Insights from the US Privacy Retreat

PwC’s US Privacy Retreat on Nov. 2, 2017 in Minneapolis brought together privacy professionals from an array of organizations to discuss key risks, regulatory matters and research.

Key speakers included: Keith Enright, Legal Director, Privacy, at Google; Alessandro Acquisti, Professor of Information Technology and Public Policy at Carnegie Mellon University’s H. John Heinz III College; John Verdi, Vice President of Policy at the Future of Privacy Forum; Stewart Room, PwC’s Co-leader for Global Privacy; and other guest speakers from PwC and other organizations.

Key insights and learnings from the discussions

Privacy professionals will be challenged to keep executives focused on GDPR beyond 2018. The considerable executive attention being devoted to addressing the European Union’s General Data Protection Regulation (GDPR) compliance in advance of the law’s May 2018 deadline could be exhausting, spurring many corporate leaders to focus on other priorities once the deadline comes and goes. But companies likely will not see peak enforcement for GDPR in 2018, so privacy professionals will need to stay alert and keep their organizations focused on long-term compliance.

GDPR “enforcement” might come from unexpected places. Businesses that pursue GDPR preparation only with regulators in mind run the risk of being caught flat-footed in the event GDPR-savvy law firms target the organization. Although Europe’s data protection authorities (DPAs) have official GDPR enforcement roles, there is a risk that privacy professionals caught up in a GDPR echo chamber of sorts will view these regulators as the sole potential enforcers and therefore businesses might end up unprepared. Companies should be mindful that ambitious law firms could act as de facto enforcement agents by pursuing GDPR-related litigation in civil courts.

Enforcement actions are not always bad news for the businesses involved. Interactions with regulators or litigators arising from a mistake by the business could provide a silver lining to privacy professionals on the receiving end. Such enforcement actions have the potential to offer companies valuable chances to establish active communications with regulators in particular. Sometimes, enforcement situations are the only way companies can receive the rare opportunity to conduct face-to-face discussions with key regulators.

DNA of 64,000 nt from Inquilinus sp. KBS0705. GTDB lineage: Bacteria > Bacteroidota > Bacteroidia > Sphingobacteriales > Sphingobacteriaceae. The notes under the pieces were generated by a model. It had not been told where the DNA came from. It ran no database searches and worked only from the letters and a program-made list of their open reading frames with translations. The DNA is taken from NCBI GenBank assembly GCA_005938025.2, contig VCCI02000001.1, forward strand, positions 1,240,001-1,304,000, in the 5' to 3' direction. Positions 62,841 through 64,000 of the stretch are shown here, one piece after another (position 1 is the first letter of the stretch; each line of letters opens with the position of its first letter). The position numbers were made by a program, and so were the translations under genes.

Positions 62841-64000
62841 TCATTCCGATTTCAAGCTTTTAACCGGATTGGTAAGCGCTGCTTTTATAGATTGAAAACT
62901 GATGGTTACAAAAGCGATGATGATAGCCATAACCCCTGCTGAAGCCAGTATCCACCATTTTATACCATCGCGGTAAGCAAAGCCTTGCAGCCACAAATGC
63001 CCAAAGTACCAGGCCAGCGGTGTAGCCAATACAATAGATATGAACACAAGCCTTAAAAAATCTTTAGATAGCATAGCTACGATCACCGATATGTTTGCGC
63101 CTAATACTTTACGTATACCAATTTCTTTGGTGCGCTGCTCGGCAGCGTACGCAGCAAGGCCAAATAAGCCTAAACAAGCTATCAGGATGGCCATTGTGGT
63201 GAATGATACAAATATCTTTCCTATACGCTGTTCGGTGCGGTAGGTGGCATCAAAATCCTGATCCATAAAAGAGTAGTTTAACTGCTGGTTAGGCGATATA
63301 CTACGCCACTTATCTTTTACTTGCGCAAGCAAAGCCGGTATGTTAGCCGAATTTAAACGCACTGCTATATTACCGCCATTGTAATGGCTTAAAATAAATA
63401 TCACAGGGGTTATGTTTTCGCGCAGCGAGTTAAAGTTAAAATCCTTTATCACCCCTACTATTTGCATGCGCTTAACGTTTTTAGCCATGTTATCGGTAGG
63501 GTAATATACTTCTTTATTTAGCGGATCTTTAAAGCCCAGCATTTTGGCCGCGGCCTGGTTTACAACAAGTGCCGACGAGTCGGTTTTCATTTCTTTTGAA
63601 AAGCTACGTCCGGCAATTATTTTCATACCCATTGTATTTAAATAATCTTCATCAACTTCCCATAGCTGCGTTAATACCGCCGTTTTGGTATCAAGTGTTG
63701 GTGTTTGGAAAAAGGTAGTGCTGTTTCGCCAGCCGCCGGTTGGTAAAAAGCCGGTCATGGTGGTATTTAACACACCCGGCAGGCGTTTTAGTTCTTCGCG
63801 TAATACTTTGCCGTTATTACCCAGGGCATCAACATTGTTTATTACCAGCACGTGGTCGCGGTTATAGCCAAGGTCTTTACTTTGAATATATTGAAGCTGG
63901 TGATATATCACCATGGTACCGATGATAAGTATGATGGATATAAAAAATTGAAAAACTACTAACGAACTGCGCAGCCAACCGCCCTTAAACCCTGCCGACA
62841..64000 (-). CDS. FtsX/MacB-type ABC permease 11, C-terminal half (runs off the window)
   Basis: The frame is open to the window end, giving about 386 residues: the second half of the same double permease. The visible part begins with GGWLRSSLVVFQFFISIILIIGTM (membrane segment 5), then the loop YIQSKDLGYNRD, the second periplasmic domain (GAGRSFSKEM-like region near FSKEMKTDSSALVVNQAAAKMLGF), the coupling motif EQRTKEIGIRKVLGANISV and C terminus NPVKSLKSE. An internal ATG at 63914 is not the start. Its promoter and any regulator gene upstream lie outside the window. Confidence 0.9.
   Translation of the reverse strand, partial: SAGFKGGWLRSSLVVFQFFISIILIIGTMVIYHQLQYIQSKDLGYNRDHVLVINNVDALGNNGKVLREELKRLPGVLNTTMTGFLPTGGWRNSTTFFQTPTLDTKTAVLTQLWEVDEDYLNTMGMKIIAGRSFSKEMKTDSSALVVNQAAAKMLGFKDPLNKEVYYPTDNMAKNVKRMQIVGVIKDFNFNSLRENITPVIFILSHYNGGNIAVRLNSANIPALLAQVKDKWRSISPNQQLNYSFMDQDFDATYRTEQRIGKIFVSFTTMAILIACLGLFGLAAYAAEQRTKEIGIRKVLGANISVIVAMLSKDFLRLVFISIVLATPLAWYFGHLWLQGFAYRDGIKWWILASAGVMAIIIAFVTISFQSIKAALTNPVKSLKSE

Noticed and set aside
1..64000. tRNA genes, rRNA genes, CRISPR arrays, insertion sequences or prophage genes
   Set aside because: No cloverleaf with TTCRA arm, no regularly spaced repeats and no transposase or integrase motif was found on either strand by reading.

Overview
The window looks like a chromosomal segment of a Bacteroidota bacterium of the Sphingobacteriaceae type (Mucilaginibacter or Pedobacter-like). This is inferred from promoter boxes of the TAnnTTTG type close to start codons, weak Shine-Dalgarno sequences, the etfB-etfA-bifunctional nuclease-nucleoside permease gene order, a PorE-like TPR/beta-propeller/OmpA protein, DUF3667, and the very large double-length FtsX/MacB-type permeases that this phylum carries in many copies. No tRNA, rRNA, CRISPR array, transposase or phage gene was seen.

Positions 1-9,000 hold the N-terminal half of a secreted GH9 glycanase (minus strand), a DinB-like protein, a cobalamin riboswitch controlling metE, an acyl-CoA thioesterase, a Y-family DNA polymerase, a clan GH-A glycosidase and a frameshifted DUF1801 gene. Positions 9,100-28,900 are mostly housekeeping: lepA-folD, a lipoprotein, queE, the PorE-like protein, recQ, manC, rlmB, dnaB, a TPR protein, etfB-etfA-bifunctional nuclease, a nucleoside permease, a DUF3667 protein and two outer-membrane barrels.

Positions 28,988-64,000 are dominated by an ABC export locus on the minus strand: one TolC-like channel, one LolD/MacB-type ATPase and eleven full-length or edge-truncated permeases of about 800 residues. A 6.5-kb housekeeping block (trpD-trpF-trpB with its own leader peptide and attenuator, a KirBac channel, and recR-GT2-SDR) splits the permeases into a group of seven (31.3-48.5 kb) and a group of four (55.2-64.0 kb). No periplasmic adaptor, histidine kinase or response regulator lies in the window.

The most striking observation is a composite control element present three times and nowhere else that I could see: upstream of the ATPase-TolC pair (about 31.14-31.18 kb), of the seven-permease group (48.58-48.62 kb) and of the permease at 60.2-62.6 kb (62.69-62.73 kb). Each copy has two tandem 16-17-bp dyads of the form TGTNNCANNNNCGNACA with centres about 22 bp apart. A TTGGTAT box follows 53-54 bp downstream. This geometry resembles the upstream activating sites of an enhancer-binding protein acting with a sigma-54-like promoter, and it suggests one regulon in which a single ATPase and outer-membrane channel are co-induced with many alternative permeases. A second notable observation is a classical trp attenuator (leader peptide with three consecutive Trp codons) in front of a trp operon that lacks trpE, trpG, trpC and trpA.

Businesses should not wait for GDPR to take effect before engaging with European regulators. It is best for businesses to invest in building – and some cases, repairing – relationships with European regulators now, before the GDPR goes live. Such engagement is more likely to come across as sincere now, as opposed to after regulators are in a position to impose sanctions. Further, US companies dealing with European regulators need to be mindful and respectful of transatlantic differences on privacy policy. In Europe, privacy is considered a fundamental human right – and arguing otherwise is counterproductive. US companies should respect such transatlantic differences be mindful of European regulators’ sophistication and professional commitment.

On both sides of the Atlantic, engaging with regulators is generally better than brawling. Privacy professionals in industry have much to gain by interacting with regulators in way that emphasizes hubris, humility, and informed optimism. Rather than taking an adversarial approach to compliance with privacy regulations that invites confrontation and formal enforcement actions, companies can seize the opportunity to open good-faith dialogues with regulators that feature transparency and constructive communications in the interest of achieving shared goals. Corporate leaders may not want to always be fully transparent with regulators, but privacy professionals should aim the minimize the number of times that happens.

Privacy has ancient roots--but technology is challenging it in new ways. In our increasingly digital society, defense mechanisms that humanity may have been finessing for thousands of years leave people quite unable to address privacy, according to research by Carnegie Mellon University’s Risk and Regulatory Services Innovation Center, sponsored by PwC. Our evolved abilities to detect strangers and potential foes in the physical world – for instance, when someone is staring or approaching too close for safety – do not apply in cyberspace. Computer users cannot smell electronic surveillance or feel when a company accesses data. Hence, privacy is more relevant than ever to policymakers, regulators, business leaders, and consumers.

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Sean  Joyce

Sean Joyce

Global and US Cybersecurity, Privacy & Forensics Leader, PwC US

Jay Cline

Jay Cline

US Privacy Leader, Principal, PwC US

Carolyn Holcomb

Carolyn Holcomb

Partner, Cybersecurity and Privacy, PwC US

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